...can be such hard work and result in a few scratches here and there. But when you get a picture like this -- it's worth it! Meet Puddin', a very small long-haired black kitten (with one white toe). I felt almost cruel as I laughed at him and made him pose for pictures. Now, he is truly one of the sweetest and cutest kittens we have, but if looks could kill.... See that face?! I'll have to get another picture of him when he's dry so everyone can see how cute he is. Puddin' was seventh in a line of ten cats that were bathed tonight. Gosh, we're tired!

Sunday, December 14, 2008

The Oakville Kittens

Meet the "Oakville Five". These kittens were dumped at Oakville near Warrenton, NC. They were dumped near a very busy intersection and would have surely been hit by a car soon. The rescue's adoption program is technically full unless we get more foster homes (and money), but there was no way I could leave these sweet babies.

They are about 10 weeks old and very sweet. No names yet as they really are almost identical.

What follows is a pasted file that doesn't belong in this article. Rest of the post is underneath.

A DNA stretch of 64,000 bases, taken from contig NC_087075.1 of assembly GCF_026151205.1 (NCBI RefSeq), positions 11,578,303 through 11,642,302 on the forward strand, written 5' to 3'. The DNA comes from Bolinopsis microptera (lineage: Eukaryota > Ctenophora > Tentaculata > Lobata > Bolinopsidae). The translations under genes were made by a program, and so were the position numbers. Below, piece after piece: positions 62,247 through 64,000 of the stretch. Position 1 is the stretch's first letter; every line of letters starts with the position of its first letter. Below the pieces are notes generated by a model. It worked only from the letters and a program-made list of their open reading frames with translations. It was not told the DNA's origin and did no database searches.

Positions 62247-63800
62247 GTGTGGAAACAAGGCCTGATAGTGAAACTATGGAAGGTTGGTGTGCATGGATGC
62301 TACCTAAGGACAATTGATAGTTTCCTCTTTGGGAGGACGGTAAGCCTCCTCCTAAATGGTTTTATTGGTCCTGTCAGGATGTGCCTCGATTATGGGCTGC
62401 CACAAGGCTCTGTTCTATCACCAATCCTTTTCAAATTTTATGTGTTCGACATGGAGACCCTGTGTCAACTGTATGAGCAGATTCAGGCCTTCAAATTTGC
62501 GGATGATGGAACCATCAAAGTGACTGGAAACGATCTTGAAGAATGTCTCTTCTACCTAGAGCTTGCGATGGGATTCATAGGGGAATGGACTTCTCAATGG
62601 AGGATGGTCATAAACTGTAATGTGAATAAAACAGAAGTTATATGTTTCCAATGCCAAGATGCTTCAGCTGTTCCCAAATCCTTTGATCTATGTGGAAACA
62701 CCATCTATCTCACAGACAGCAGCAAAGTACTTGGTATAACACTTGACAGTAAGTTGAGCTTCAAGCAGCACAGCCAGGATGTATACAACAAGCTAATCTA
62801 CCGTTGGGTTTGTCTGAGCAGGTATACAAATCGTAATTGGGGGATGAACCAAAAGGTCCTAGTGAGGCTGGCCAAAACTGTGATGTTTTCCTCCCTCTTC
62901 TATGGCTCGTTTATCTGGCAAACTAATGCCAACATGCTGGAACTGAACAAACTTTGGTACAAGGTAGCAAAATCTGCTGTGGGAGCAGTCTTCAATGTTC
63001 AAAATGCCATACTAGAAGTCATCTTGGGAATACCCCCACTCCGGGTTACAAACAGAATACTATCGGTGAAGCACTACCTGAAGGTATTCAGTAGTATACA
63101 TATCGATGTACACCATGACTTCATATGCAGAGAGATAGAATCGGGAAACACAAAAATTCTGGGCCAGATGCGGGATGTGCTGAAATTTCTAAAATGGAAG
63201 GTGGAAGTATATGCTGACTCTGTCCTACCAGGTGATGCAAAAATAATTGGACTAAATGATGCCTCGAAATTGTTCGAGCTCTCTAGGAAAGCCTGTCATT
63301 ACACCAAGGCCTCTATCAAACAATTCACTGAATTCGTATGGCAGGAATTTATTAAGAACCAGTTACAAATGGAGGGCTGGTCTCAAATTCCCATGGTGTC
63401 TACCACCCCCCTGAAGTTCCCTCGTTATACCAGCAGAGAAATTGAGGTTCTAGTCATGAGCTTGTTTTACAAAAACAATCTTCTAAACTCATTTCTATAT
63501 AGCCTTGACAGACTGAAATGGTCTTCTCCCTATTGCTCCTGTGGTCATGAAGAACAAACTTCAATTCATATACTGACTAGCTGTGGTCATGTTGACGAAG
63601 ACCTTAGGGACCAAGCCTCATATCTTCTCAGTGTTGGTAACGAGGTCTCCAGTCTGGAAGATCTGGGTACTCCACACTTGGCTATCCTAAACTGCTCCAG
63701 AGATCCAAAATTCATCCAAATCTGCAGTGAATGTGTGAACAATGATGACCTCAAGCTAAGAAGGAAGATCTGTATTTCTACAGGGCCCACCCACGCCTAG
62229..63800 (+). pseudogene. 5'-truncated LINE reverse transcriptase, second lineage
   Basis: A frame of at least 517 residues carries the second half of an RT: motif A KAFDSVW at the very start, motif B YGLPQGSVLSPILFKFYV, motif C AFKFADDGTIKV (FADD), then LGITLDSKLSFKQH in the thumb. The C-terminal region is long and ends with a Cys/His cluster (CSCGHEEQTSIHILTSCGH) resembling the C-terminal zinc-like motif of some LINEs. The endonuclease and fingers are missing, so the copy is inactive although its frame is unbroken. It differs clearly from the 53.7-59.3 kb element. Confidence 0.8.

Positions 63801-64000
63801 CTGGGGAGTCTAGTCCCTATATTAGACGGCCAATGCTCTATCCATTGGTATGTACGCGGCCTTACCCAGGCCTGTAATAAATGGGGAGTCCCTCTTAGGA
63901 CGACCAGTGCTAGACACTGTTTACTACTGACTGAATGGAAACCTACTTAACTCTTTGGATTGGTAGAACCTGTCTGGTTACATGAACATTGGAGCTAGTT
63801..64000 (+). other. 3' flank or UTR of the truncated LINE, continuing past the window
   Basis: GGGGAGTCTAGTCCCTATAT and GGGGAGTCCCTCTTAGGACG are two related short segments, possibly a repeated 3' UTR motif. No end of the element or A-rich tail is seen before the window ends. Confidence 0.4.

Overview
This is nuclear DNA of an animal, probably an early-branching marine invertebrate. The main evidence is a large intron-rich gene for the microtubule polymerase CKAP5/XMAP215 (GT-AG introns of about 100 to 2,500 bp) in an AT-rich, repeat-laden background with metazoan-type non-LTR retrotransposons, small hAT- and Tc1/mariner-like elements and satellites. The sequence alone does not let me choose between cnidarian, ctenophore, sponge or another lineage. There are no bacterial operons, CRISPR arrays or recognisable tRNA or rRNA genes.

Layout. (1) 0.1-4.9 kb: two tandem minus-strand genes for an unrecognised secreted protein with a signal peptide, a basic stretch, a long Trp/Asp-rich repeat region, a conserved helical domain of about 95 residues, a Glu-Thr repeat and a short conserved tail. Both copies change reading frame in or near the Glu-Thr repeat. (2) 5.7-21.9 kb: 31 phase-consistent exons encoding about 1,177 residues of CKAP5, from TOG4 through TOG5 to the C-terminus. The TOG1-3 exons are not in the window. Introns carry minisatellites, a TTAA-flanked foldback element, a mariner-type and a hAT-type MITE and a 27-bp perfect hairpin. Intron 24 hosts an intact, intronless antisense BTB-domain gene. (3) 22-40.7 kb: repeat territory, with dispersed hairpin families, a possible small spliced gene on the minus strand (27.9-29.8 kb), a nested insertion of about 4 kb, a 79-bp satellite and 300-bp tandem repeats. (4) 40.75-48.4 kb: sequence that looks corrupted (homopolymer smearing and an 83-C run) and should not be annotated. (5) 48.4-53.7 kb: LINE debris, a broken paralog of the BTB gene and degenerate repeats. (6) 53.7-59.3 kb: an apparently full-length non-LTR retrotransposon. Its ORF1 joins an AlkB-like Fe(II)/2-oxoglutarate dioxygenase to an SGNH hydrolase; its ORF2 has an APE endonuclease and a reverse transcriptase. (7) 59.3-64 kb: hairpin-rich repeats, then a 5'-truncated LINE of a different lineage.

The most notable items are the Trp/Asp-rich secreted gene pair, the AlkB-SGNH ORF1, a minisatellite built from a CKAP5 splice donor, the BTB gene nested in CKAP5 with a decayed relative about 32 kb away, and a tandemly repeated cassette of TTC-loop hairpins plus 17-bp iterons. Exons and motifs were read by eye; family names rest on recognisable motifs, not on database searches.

You may notice the rather "interesting" cage decor at the bottom of the cage. Well, yesterday the monkies staged the "great escape". The kittens are small enough that they were able to squeeze through the bottom rungs of the cage so I cut up my old Diet Coke boxes and duct-taped them to the outside of the cage. Very bag-ladyesque, but effective (and it also keeps them from losing all their toys through the rungs).

Today, they were given their first bath with both anti-fungal shampoo and Dr. Bronners Peppermint Soap. The anti-fungal shampoo is just a precaution against ringworm or other skin fungi and the Dr. Bronner's Peppermint Soap helps kill fleas (they will be given Revolution after three days [waiting three days is necessary since they were just bathed today]). The kittens were dewormed and given their first vaccine today. As you can tell, one of them didn't think too much of the whole process! They seem to have gotten over being upset quite quickly as they are currently playing with all their toys and snuggling with their stuffed animals (kittens can never have too many toys)

They are currently living in an extra large dog cage in my "cat free living room"; however, I am currently searching for foster homes for these munchkins.